NanoUniCell, A comparative study of the effects of metal and semiconductor nanoparticles on two unicellular eukaryotic organisms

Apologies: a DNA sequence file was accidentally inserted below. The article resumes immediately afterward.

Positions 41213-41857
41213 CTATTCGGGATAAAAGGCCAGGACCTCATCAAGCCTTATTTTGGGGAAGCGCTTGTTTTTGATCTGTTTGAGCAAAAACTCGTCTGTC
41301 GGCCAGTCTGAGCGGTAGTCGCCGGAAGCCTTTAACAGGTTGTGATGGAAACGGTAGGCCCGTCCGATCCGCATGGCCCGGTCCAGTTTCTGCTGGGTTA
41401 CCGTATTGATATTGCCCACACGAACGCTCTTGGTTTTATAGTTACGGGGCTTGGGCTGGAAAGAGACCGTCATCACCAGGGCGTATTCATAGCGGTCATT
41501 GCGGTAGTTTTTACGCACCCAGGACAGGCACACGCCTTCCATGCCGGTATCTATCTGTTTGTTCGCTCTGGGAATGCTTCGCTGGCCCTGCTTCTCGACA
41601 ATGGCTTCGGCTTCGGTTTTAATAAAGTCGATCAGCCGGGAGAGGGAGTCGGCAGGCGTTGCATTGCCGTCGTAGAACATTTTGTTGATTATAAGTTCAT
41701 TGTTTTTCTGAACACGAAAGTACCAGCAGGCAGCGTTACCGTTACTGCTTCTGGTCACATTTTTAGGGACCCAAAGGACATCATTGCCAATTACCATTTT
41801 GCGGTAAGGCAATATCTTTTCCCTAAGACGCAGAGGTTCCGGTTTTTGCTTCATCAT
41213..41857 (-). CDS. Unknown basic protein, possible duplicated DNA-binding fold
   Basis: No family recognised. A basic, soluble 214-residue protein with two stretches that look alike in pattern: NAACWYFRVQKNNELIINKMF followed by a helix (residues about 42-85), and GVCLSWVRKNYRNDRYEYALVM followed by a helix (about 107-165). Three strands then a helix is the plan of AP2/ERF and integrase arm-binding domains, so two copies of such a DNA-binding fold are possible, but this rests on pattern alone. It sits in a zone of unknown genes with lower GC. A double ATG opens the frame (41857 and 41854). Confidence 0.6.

Understanding the environmental impact of engineered nanomaterials has become an active area of research over the past years due to their industrial-scale production and unavoidable discharge into landfills and entrance to ecosystems including the food chain. Research in this area is still insufficient for a complete environmental risk assessment. This project seeks to examine the interactions of two major aquatic organisms, algae (Chlamydomonas reinhardtii) and protozoa (Tetrahymena thermophila), with gold nanoparticles (AuNPs) and quantum dots (QD), two classes of nanomaterials extensively studied for their biomedical applications in in vivo imaging, targeting and diagnostics. Considering that the use of NPs for biological applications is optimized to maximize their excretion from the body, an obvious question raises about the potential environmental impact of the NPs after their release to the environment (1). In this study the aspects of the fate, behavior and toxicity induced by the engineered NPs of diverse physical properties and physico-chemistry in the organisms will be studied.